Health Services Research & Development

Veterans Crisis Line Badge
Go to the ORD website
Go to the QUERI website

HSR&D Citation Abstracts

Search | Search by Center | Search by Source | Keywords in Title

Gathright EC, Busch AM, Buckley ML, Stabile L, DeAngelis J, Whited MC, Wu WC. Improvements in Depressive Symptoms and Affect During Cardiac Rehabilitation: PREDICTORS AND POTENTIAL MECHANISMS. Journal of cardiopulmonary rehabilitation and prevention. 2019 Jan 1; 39(1):27-32.
PubMed logo Search for Abstract from PubMed
(This link leaves the website of VA HSR&D.)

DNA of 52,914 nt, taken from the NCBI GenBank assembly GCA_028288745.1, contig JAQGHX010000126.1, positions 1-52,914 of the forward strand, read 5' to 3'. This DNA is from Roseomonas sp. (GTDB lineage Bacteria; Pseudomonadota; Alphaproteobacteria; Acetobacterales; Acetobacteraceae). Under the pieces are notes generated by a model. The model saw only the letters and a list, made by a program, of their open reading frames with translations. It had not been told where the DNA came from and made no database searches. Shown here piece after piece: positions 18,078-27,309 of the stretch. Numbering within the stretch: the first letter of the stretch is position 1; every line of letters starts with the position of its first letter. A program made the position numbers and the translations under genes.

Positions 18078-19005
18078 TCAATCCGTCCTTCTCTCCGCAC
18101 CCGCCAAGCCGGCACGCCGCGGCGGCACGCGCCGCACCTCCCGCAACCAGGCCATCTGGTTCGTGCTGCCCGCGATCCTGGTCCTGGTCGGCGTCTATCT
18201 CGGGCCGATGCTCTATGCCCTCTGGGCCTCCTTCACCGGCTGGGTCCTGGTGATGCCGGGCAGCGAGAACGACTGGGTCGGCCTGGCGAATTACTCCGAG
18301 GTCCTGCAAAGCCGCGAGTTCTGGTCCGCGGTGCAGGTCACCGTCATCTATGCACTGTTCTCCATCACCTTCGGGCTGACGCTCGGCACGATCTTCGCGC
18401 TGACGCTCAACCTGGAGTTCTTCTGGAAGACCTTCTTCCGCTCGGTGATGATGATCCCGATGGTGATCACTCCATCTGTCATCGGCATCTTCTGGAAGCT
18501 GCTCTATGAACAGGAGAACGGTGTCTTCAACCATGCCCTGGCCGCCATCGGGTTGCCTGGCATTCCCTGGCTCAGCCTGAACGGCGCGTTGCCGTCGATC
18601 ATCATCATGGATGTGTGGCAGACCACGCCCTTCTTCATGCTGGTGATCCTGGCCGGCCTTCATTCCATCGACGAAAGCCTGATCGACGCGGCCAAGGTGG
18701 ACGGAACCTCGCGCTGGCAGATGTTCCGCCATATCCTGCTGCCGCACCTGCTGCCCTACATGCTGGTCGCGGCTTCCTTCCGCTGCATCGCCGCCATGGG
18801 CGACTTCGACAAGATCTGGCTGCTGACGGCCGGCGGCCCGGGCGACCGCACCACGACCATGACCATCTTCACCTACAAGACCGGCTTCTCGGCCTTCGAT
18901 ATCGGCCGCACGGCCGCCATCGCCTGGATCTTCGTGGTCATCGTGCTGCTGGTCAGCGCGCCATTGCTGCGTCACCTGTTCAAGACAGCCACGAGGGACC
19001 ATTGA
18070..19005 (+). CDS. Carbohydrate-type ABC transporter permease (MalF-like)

Abstract: PURPOSE: Depression is indicative of poor prognosis in cardiac patients. Reductions in depression have been observed following cardiac rehabilitation (CR). Whether similar improvements in positive and negative affect occur is unknown. Greater understanding of depressive symptom and affect change is needed to enhance facilitators of emotional improvement after a cardiac event. METHODS: Cardiac rehabilitation attendees (n = 637) completed measures of depressive symptoms, affect, health status, and social support at CR intake and discharge. Body mass index, metabolic equivalents, and blood pressure were also measured. Relationships between changes in psychosocial and physical health indicators and depressive symptoms, positive affect, and negative affect were examined. RESULTS: From intake to discharge, depressive symptoms (d = 0.40, P < .001) and negative affect (d = 0.26, P < .001) decreased. Positive affect increased (d = 0.34, P < .001). In multivariate regression, predictors of depressive symptom reduction were increased vitality (ß = -.26) and decreased bodily pain (ß = -.08). Predictors of positive affect increase were increased vitality (ß = .25), social support (ß = .16), and physical role functioning (ß = .09). Predictors of negative affect reduction were increased vitality (ß = -.23) and social support (ß = -.10). Changes in indicators of physical health were not related to depressive symptom or affect change. CONCLUSIONS: Depressive symptom and affect improvements following CR were observed and most strongly associated with improvements in vitality and social support. Future research should explore how enhancement of these mechanisms may further improve depressive symptom and affect during CR.